- Managing atrial fibrillation, especially in older populations
- Keeping blood pressure in a healthy range
- Maintaining healthy cholesterol levels
- Eating a heart-healthy diet
- Staying physically active
Essentially, focusing on cardiovascular health is a powerful way to be proactive by mitigating risk factors.
In some cases, healthcare providers may prescribe anticoagulant medications to reduce the risk of blood clots. It’s important to visit your doctor regularly to identify and address risk factors as early as possible.
Embolic Strokes vs Thrombotic Strokes: The Differences
Like thrombotic strokes, embolic strokes are classified as ischemic, caused by the blockage of an artery. The difference lies in where the blood clot or blockage is formed.
Understanding the difference between embolic and thrombotic stroke can help individuals adopt targeted preventive measures.
- Thrombotic strokes originate from blood clots formed in arteries supplying the brain.
- Embolic strokes stem from emboli that form elsewhere in the body and travel through the bloodstream.
- Blockages in thrombotic strokes occur in the same artery where the clot forms.
- Blockages in embolic strokes occur in arteries in the brain.
- Thrombotic strokes are linked to atherosclerosis.
- Embolic strokes are linked to cardiovascular conditions and atrial fibrillation.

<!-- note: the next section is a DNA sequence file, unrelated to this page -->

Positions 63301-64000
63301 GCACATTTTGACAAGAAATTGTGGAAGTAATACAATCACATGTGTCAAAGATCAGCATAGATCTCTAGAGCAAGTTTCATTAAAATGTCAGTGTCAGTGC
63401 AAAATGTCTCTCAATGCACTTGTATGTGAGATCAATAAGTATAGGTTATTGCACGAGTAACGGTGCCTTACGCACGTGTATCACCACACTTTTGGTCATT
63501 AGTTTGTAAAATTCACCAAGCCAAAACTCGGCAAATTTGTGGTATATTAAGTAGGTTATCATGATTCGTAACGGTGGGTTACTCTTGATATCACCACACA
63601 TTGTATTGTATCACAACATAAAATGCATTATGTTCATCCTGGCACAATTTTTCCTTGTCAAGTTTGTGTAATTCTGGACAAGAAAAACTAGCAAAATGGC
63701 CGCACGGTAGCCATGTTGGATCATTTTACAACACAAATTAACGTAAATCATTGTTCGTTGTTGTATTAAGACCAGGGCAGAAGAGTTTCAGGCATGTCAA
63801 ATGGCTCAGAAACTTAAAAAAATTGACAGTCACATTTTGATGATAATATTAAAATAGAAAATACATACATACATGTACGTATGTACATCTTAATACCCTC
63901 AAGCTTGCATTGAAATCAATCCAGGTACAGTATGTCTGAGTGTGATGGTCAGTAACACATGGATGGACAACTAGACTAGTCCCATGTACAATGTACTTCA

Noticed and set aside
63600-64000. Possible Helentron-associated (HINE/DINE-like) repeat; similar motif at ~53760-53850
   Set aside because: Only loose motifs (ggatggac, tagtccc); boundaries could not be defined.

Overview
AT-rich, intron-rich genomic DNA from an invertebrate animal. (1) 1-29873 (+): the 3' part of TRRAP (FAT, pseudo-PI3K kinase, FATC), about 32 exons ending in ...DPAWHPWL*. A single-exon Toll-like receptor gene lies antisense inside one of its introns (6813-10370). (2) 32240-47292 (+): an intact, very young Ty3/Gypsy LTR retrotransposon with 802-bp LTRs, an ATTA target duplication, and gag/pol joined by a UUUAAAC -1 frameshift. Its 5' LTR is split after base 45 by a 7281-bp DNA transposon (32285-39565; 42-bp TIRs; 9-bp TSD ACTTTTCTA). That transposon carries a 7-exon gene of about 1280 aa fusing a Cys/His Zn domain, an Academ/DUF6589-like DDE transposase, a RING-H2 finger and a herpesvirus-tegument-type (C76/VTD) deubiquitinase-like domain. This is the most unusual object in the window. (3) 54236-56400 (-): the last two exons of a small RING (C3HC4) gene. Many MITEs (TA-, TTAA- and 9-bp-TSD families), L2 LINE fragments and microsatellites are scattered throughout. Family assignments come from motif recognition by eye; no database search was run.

These differences are instrumental in determining appropriate interventions, as embolic stroke treatment hinges on the origin of emboli.
Cryptogenic Strokes: What You Should Know
While it’s crucial to uncover the cause of a stroke, in some cases the origin is not clear.
Strokes of obscure or unknown origin are known as cryptogenic strokes. It often takes in-depth investigation to untangle a cryptogenic stroke. The cause of a cryptogenic stroke may even remain hidden or occur as a result of a temporary event or condition.
The lack of answers is frustrating and overwhelming. Shedding light on scientific facts and possible causes surrounding cryptogenic strokes can offer renewed optimism as you work with medical providers on seeking a post-stroke recovery program.
Understanding Cryptogenic Strokes: Facts to Consider
In most cases, a stroke occurs either when the blood supply to the brain gets interrupted (ischemic stroke) or a broken blood vessel bleeds in the brain (hemorrhagic stroke). Consider the following statistics:
- “One in three” ischemic strokes are cryptogenic strokes.
- Nearly “half of cryptogenic strokes are embolic strokes”—a blood clot that forms and travels through the bloodstream to the brain.
- Cryptogenic strokes are more “frequent in younger than older patients.”
A medical provider may deem a stroke as cryptogenic upon a series of tests involving a brain CT scan, MRI, blood tests, and more.
While a large percentage of cryptogenic strokes never have a cause determined, there are possible causes researchers have been looking into:
- Atrial fibrillation (Afib): Afib is an irregular, often fast heartbeat in the heart’s upper chambers. This causes blood to pump inefficiently and clots to form. Symptoms include heart palpitations, fatigue, and shortness of breath. Shifts in the heart’s tissue and electrical system (usually via coronary artery disease or high blood pressure) cause Afib.